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Casino bill worries local officials

Draft legislation would restrict off-reservation tribal gambling casinos

November 23, 2005

Hood River County officials are worried that federal officials might soon move to stop tribes from building off-reservation casinos.

The County Commission believes that U.S. Rep. Richard Pombo’s draft legislation could bring a casino fight back to Hood River.

Local government leaders have given unanimous support for the Confederated Tribes of Warm Springs plan to site a gaming facility in Cascade Locks. These same officials have registered strong objections to having the casino built on 40 acres of trust land just east of Hood River.

Not only does Cascade Locks want the casino built in its industrial park, said County Commission Chair Rodger Schock, but placing it there would protect more than 200 acres in the Columbia River Gorge National Scenic Area.

The Warm Springs have agreed to turn 175 acres of their property near Hood River over to the state. In addition, the tribe has also offered to grant the state a conservation easement on its trust parcel adjacent to that acreage.

“We’ve spent seven years working under the existing rules to find a plan that everyone can live with,” said Schock. “It’s been very expensive and very time consuming to find a proposal that was agreeable to all of us. And we would hate to see all that work going to waste because the rules changed.”

He recently signed off on a four-party letter asking that the compact signed in April by Gov. Ted Kulongoski be “grandfathered” to exempt it from any new rules. The county contends the review process underway on the Warm Springs’ plan is valid under existing regulations – and that should be honored.

Kulongoksi exercised an option under the Indian Gaming Regulatory Act (IGRA) that allowed him to approve the off-reservation site. He believed that extenuating circumstances warranted the exception to the standard rule that casinos be built on reservation land. County and city officials from both Hood River and Cascade Locks were in agreement with that decision.

It was also supported by both state and federal officials who represent the county. U.S. Rep. Greg Walden, R-Ore., Oregon Rep. Patti Smith, R-Corbett, and Oregon Sen. Rick Metsger, D-Welches, are all advocating for the alternate site.

“We have carefully followed and relied upon existing law and process and have negotiated complicated and detailed agreements for our mutual benefit based on those laws.

“We ask that any legislation to amend IGRA not deprive us of an opportunity to complete our efforts under the laws that were in place when we began this process,” wrote Schock, Kulongoski, Tribal Chair Ron Suppah and Cascade Locks Mayor Ralph Hesgard in the late October letter.

Walden also believes it would be “pulling the rug out from under folks who have followed the rules” to not exempt the Warm Springs request.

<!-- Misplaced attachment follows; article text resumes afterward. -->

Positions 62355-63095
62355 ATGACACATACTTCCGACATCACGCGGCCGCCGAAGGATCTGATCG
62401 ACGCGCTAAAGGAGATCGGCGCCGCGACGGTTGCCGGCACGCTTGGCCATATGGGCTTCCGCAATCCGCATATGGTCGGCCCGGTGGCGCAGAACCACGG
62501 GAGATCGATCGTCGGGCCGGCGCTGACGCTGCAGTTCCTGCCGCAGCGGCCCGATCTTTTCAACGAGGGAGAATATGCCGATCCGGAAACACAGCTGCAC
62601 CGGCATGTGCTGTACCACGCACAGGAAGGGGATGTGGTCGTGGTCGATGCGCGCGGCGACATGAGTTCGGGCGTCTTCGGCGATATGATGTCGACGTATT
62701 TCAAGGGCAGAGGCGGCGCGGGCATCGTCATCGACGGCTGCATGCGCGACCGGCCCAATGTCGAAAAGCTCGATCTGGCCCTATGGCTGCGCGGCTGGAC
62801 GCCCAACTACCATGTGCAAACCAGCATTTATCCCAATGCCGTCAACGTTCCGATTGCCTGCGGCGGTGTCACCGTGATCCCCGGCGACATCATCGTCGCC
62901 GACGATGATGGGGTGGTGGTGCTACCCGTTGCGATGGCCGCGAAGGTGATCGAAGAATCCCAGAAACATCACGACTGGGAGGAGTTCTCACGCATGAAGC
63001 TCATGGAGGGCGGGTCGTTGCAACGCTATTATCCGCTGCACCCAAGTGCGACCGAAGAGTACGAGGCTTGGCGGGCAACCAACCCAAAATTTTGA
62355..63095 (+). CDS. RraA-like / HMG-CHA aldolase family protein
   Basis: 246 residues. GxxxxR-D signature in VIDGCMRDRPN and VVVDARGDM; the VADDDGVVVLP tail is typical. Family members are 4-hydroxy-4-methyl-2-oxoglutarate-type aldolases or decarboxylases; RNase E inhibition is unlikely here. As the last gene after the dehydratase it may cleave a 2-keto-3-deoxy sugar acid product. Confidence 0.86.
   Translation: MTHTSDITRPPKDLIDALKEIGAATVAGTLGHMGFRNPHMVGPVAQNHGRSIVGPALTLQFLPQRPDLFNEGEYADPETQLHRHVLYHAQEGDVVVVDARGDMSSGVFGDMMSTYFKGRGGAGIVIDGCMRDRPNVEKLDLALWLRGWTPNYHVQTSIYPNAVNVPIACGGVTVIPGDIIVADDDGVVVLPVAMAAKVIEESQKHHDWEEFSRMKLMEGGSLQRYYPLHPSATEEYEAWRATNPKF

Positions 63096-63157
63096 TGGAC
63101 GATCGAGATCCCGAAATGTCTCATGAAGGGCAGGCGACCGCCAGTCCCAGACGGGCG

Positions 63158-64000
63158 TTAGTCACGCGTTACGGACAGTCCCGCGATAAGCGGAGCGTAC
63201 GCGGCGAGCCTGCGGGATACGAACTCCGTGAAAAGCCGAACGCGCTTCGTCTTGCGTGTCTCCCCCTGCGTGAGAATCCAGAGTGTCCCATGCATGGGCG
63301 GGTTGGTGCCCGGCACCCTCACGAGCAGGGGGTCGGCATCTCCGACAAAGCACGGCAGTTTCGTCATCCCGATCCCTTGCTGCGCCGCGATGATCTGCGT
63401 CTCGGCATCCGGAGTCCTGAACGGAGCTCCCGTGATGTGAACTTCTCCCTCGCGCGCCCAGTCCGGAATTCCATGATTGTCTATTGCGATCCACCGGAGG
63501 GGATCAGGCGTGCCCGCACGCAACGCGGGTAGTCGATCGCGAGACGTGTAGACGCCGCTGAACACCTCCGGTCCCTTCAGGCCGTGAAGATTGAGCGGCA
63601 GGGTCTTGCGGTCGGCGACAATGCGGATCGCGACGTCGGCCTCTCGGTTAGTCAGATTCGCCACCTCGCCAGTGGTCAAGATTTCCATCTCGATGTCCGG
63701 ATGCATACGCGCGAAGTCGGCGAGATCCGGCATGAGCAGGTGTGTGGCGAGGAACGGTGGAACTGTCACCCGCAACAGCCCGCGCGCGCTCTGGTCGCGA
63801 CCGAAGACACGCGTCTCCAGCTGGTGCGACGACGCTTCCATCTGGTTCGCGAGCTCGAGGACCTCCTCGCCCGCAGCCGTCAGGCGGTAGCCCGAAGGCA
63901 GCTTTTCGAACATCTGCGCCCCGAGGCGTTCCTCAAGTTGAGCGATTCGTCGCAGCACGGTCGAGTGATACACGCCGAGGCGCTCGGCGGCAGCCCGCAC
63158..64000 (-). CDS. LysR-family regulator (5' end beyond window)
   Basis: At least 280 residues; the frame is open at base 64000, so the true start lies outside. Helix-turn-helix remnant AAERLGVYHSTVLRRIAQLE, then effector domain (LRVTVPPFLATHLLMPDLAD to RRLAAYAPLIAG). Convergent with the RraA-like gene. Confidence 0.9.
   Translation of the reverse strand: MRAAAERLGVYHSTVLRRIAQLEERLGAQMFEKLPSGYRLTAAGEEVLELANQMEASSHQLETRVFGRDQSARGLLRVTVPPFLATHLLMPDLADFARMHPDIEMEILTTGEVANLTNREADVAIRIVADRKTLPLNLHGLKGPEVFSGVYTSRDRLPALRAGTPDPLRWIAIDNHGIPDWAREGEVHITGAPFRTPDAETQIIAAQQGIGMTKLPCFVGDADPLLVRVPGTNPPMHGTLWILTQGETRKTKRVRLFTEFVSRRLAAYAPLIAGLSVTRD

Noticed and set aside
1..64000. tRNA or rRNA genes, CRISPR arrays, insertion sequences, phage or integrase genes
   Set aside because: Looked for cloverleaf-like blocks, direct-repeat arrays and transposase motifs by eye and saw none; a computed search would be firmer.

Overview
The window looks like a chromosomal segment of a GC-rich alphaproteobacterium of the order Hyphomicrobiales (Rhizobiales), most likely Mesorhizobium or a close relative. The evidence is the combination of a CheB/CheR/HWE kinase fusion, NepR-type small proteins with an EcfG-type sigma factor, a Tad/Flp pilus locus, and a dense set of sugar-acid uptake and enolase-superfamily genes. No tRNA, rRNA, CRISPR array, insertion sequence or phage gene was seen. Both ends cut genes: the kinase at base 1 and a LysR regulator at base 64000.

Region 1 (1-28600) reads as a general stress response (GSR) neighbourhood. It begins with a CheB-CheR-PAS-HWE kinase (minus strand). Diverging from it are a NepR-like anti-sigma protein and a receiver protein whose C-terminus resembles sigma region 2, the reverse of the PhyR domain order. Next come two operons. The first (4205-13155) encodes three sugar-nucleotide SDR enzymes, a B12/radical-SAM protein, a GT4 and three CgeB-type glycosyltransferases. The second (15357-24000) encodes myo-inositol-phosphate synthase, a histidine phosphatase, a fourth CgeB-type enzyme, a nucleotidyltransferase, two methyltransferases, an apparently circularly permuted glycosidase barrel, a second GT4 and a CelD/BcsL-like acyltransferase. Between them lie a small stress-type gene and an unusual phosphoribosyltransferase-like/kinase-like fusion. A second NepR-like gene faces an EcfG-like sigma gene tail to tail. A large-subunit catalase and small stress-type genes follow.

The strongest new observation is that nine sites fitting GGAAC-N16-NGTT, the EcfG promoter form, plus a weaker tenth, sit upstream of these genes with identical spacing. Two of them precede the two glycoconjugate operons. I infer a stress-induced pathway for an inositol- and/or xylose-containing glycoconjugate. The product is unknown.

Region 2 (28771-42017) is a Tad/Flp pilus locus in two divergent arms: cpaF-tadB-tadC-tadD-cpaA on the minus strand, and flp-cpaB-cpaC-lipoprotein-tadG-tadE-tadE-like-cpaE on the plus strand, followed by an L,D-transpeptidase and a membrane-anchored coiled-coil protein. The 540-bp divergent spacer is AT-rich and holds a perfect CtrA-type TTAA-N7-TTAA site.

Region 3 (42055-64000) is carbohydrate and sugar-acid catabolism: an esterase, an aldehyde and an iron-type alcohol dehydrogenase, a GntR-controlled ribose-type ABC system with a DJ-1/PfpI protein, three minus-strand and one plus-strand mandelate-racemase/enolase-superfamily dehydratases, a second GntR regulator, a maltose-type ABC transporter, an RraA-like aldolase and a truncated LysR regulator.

He sits on the House Committee on Resources which will consider the Pombo draft legislation. The California Republican wants to amend IGRA to restrict off-reservation gaming.

However, there has been no movement in recent weeks to move that legislation forward, according to Walden’s office.

District 1 County Commissioner Carol York has also submitted testimony to the resources committee.

She has asked Pombo and other elected officials to include a grandfather clause in any new legislation.

She contends that provision should be based on the following five criteria:

* The site being considered for off-reservation be located within the ceded territory of the tribe.

* The governor of each state must sign off in approval of the proposal.

* Local government leaders must publicly support the project.

* If the land lies within a city boundary, that community must also have stated its support.

* The federal scoping process of potential impacts must have already been completed.

And an analysis of environmental issues underway.

York outlined that the Warm Springs proposal has already passed these benchmarks, and therefore, has earned the right to be considered under the existing rules.

“We submit that our experiences to date should be viewed as a ‘model’ for how the process is supposed to work when conducting a thorough investigation and vigorous community debate about off-reservation gaming,” stated York in the Nov. 9 document.

She concluded by saying, “Changing the rules of the game now without including a true grandfather clause or a special exception for a model project such as ours will likely prevent the siting of a casino on ceded land in Cascade Locks and force the tribe back to their trust property in Hood River.

“That would be a tragedy for all parties.”

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